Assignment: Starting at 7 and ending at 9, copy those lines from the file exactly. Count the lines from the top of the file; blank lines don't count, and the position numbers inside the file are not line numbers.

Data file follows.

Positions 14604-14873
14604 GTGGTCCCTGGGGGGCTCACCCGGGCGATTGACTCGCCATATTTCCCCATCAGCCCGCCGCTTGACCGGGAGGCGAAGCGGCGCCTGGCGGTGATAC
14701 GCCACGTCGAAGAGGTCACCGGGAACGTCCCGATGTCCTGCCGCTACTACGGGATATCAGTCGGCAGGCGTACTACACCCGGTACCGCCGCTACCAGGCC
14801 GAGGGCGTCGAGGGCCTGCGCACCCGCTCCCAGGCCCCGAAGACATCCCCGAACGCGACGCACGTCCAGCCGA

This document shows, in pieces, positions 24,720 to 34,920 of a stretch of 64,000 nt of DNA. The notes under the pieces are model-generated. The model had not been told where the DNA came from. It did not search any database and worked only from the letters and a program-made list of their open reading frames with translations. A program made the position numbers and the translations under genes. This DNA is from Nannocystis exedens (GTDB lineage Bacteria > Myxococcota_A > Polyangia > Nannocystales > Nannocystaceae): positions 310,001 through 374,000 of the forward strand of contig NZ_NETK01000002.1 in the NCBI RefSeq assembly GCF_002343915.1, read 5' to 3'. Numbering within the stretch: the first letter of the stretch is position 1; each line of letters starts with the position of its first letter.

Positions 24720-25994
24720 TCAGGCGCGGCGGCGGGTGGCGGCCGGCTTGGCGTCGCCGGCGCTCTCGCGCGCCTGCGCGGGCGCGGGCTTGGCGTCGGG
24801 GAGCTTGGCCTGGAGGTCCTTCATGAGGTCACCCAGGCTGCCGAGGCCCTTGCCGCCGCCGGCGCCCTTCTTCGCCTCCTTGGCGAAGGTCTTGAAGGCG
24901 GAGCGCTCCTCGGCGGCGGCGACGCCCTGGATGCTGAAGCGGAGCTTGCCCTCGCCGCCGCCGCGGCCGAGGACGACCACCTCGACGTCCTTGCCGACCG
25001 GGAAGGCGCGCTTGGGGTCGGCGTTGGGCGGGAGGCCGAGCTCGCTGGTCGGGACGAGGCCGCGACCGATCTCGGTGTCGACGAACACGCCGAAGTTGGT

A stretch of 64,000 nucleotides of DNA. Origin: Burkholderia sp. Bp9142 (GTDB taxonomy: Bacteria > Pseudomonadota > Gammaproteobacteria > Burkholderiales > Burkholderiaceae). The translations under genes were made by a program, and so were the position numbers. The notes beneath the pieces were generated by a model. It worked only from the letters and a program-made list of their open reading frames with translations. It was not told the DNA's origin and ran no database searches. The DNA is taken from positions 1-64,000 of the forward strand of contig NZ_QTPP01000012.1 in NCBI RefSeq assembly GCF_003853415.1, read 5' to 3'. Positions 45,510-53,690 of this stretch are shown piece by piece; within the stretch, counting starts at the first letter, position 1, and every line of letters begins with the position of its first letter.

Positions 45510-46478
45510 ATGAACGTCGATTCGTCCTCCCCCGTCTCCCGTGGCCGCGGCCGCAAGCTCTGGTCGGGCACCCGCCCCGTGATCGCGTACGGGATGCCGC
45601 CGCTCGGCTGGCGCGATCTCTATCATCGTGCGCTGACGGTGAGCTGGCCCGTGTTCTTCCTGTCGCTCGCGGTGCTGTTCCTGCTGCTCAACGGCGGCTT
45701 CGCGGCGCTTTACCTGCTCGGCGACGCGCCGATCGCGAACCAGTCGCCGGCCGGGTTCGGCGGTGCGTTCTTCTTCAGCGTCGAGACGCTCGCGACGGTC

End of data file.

24720 TCAGGCGCGGCGGCGGGTGGCGGCCGGCTTGGCGTCGCCGGCGCTCTCGCGCGCCTGCGCGGGCGCGGGCTTGGCGTCGGG
24801 GAGCTTGGCCTGGAGGTCCTTCATGAGGTCACCCAGGCTGCCGAGGCCCTTGCCGCCGCCGGCGCCCTTCTTCGCCTCCTTGGCGAAGGTCTTGAAGGCG
24901 GAGCGCTCCTCGGCGGCGGCGACGCCCTGGATGCTGAAGCGGAGCTTGCCCTCGCCGCCGCCGCGGCCGAGGACGACCACCTCGACGTCCTTGCCGACCG